Tourism: The tourism industry is unevenly regulated, and safety inspections for equipment and facilities do not commonly occur. Hazardous areas/activities are not always identified with appropriate signage, and staff may not be trained or certified either by the host government or by recognized authorities in the field. In the event of an injury, appropriate medical treatment is typically available only in/near major cities. First responders are generally unable to access areas outside of major cities and to provide urgent medical treatment. U.S. citizens are encouraged to purchase medical evacuation insurance. See our webpage for more information on insurance providers for overseas coverage.
Criminal Penalties: You are subject to local laws. If you violate local laws, even unknowingly, you may be expelled, arrested, or imprisoned.
Furthermore, some laws are also prosecutable in the United States, regardless of local law. For examples, see the State Department’s website on crimes against minors abroad and the Department of Justice website.
Arrest Notification: If you are arrested or detained, ask police or prison officials to notify the U.S. Embassy or U.S. Consulate General immediately. See our webpage for further information.
Counterfeit and Pirated Goods: Although counterfeit and pirated goods are prevalent in many countries, they may still be illegal according to local laws. You may also pay fines or have to give them up if you bring them back to the United States. See the U.S. Department of Justice website for more information.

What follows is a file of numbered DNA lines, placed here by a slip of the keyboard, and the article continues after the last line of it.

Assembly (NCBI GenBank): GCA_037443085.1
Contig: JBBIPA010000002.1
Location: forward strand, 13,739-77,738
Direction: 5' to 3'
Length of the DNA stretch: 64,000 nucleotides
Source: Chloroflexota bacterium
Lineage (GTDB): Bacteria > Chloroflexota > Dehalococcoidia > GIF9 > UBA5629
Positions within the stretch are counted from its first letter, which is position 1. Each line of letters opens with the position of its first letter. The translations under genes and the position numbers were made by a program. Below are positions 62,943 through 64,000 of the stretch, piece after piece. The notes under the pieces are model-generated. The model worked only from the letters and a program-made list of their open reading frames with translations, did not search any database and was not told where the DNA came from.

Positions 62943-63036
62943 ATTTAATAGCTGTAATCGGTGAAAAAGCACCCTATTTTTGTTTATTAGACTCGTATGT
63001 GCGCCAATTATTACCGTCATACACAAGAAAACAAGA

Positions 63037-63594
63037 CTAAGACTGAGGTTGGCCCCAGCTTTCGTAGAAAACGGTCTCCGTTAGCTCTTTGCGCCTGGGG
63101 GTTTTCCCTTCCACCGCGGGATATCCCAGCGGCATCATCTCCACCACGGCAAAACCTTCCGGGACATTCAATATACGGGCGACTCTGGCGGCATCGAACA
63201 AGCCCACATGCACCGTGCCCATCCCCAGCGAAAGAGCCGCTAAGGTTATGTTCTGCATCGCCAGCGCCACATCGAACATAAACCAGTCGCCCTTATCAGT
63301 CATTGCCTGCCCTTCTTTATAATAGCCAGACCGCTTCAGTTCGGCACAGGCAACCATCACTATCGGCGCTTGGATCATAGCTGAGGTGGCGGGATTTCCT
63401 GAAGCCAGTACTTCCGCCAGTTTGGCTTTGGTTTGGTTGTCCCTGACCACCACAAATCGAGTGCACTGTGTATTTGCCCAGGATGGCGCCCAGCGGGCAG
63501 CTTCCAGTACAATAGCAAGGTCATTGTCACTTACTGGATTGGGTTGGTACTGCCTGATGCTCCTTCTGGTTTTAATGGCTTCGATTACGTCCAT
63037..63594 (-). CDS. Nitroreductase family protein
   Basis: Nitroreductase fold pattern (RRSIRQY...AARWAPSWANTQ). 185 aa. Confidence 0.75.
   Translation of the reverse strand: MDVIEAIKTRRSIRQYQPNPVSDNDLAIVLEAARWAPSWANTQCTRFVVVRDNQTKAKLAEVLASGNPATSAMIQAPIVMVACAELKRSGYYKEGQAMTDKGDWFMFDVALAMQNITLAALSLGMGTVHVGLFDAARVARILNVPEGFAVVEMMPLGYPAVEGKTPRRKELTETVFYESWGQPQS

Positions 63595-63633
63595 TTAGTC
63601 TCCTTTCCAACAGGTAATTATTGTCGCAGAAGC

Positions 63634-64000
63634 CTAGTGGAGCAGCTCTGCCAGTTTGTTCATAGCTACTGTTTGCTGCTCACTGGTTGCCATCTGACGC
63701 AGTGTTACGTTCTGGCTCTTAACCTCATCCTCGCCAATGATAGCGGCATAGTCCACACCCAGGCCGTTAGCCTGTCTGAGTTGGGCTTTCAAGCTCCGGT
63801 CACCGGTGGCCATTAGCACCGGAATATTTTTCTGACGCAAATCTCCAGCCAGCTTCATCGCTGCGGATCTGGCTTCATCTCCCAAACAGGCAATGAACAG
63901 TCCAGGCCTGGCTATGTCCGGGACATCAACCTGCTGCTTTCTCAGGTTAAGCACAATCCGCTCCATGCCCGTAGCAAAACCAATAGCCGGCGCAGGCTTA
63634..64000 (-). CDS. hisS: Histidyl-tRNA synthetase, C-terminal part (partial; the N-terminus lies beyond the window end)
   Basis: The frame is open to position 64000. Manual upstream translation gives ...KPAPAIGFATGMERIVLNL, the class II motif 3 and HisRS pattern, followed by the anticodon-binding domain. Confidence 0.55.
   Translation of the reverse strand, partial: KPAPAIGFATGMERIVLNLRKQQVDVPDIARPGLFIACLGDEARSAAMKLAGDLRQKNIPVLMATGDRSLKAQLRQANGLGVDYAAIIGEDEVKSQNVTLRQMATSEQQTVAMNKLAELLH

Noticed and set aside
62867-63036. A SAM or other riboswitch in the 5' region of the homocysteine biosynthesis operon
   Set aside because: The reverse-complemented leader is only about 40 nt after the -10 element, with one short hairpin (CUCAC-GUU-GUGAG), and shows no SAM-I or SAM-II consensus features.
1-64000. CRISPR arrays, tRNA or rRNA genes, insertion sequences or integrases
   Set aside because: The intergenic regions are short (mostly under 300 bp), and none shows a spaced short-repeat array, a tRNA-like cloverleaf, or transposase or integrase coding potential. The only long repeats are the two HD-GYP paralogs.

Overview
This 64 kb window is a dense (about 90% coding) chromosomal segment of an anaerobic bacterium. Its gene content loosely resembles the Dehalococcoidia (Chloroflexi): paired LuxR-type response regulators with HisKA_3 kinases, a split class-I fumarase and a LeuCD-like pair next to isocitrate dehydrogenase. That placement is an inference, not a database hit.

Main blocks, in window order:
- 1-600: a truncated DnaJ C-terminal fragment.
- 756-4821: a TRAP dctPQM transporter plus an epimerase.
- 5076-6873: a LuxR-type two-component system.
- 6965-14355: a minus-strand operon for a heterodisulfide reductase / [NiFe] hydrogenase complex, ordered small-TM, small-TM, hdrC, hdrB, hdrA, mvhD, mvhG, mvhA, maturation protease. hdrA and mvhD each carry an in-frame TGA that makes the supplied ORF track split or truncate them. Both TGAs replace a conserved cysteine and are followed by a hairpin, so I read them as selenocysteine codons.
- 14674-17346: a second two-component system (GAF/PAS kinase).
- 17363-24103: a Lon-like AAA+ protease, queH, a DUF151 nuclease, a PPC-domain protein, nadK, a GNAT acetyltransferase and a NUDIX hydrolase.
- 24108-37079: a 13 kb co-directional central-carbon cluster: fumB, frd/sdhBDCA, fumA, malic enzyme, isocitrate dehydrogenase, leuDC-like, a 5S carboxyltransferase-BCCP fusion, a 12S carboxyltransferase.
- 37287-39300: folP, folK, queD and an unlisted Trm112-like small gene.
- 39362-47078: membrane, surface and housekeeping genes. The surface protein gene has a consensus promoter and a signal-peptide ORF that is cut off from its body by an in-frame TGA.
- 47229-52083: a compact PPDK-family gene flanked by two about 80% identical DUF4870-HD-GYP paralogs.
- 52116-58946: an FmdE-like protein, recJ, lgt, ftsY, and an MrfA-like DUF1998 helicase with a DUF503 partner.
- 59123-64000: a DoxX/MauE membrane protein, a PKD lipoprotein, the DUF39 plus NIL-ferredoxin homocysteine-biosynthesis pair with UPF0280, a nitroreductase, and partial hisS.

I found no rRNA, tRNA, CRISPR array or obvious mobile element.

Seismic Activity: There are numerous active volcanoes, and earthquakes are common. Earthquakes can trigger deadly tsunamis. Visit Ecuador’s National Risk Management Secretariat and the Ecuadorian Geophysical Institute for more information.
Hallucinogens: Traditional hallucinogens, often referred to as ayahuasca or San Pedro, are often marketed to tourists as “spiritual cleansing” and typically contain dimethyltryptamine (DMT), a strong hallucinogen that is illegal in the United States, Ecuador, and many other countries. Health risks are not well understood, and, on occasion, people suffer serious illness or death after taking these drugs. Intoxicated travelers also have been assaulted and robbed. These incidents often occur a great distance from medical facilities, making the risks even greater.
Galápagos Islands: Be aware of the following challenges:
Retiring in Ecuador: In recent years, Ecuador has become a top overseas destination for retiring U.S. citizens.
Faith-Based Travelers: See our following webpages for details:
LGBTI Travelers: There are no legal restrictions on same-sex sexual relations or the organization of LGBTI events in Ecuador.
Travelers Who Require Accessibility Assistance: Travelers with disabilities might have difficulty accessing buildings. Sidewalks in some areas are narrow and poorly maintained.